3 Signs Your Boss Hates You + How to Fix It
How to Spot a Toxic Boss (Signs of a Bad Manager and a Terrible Leader) (July 2019).
You don't have to be best friends with your boss to be happy in your career. But tension — either real or perceived — between you and your supervisor can slowly make you become more and more unhappy at work. And aside from making a move to be your own boss, figuring out a rhythm with your manager is essential to staying happy, having a successful annual review and growing in your career. Luckily, Amanda Sowadski, a life and leadership coach and founder of the Institute for Feminine Leadership, shared with us the tell-tale signs that there might be an issue between you and your boss, AND what you can do to remedy the situation.
1. You're spending less time together: Ghosting isn't just for Tinder dates. If you notice you're interacting less than usual or your interactions seem different, there might be an issue. Amanda adds, "For example, your boss may start assigning projects to other team members because he/she is frustrated with your performance. This will result in fewer calls or emails between the both of you, because you are no longer working on the plumb assignments. You might also notice that your boss used to regularly meet with you in person, but now he/she primarily sends you emails or instant messages. It could also be that your boss asks someone else on the team to communicate with you, leaving you cut off from direct communication."
2. You have to document everything: If texting or instant messaging used to be common forms of communication, but emails and more formal sign offs are becoming the norm, this might be a sign your boss is trying to make a point. Amanda says, "Any time a boss is looking to make a case to put an employee on a Personal Improvement Plan, they will need to gather evidence of poor performance. They will start asking you to send project updates via email, instead of just allowing you to debrief them over the phone or in person. They may ask you more questions about who you talked to, what you've done or what meetings you've attended so they can get a better understanding of the situation."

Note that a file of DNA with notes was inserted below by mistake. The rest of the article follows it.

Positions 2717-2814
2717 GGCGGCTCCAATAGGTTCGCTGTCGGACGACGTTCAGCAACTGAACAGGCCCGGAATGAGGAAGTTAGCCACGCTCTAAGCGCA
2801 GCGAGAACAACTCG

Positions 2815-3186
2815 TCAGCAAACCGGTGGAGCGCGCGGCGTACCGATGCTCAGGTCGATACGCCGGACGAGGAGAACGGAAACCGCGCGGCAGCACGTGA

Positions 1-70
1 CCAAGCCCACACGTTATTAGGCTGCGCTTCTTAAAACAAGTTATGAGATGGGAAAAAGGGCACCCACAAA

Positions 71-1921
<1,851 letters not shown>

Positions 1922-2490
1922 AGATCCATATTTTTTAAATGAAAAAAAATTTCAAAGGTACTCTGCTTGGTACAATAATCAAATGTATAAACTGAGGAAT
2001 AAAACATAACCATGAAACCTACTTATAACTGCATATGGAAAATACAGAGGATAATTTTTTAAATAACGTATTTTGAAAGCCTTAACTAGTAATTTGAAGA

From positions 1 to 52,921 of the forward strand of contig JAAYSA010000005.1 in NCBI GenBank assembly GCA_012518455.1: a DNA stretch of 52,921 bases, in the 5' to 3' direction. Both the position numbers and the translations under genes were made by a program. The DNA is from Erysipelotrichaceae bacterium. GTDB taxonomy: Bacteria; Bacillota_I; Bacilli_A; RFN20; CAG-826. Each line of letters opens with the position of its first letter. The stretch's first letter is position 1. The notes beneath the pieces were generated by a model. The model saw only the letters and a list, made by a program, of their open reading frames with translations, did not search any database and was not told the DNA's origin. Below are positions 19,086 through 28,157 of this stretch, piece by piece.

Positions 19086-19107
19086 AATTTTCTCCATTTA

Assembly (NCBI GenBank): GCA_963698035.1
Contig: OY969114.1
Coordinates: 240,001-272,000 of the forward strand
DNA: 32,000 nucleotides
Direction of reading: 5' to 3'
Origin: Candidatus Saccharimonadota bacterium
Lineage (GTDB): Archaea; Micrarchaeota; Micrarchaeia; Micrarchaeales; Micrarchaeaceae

3. They're being cold: As wonderful as it is to have a work bestie, the truth is, some management styles don't really allow for a personal connection. "It could be that there is nothing about your performance that your boss doesn't like, but he/she just doesn't connect with you as a person. It's possible your boss doesn't like you because you have nothing in common to bond over other than work, and so there isn't any personal connection. This can feel like your boss doesn't like you but isn't as big a red flag when it's not connected to performance issues," advises Amanda.
1. Set a meeting: "Ask your boss for a one-on-one meeting where you can get some feedback on what is upsetting him/her," says Amanda. "But be sure to keep the meeting professional and ask for honest, constructive criticism." Come prepared to identify where you think you have fallen short and ask for their feedback as well, to corroborate your self-assessment. Then let your boss know you've prepared some ideas on how you can improve and what you need in order to be most effective. The key here is to take ownership of the situation and show that you are actively looking for a solution.
2. Write down everything: After you've sat down and come up with a plan to move forward, the best way to make sure you both stay on track and that communication is crystal clear is to document everything. "Document the plan and provide daily status updates," says Amanda. "Daily might seem like a lot, but you want to turn the situation around as quickly as possible, and you can do that by letting your boss know what you have done that day as part of the plan. This doesn't have to be a lengthy communication, but just something quick and to the point to illustrate that you are making changes."
3. Be a great communicator: "Proactively inform your boss of any challenges you are having or any roadblocks you are encountering as you complete your tasks. You want to ask for help before it turns into an emergency," says Amanda. She adds, "one of the reasons bosses get upset is because they get blindsided. No one wants a surprise when they've assigned something to someone, only to find the project has been derailed."
And as important as it is to communicate, it's even more important to become an expert listener. Amanda agrees, saying, "Too often we want to try to justify why our boss should like us, instead of focusing on what they are trying to tell us about how to be more successful. When you truly listen to your boss and repeat back what you heard, then your boss will feel more like you understand."
Have you had workplace issues with your boss? Tweet us you you handled it @feminineclub!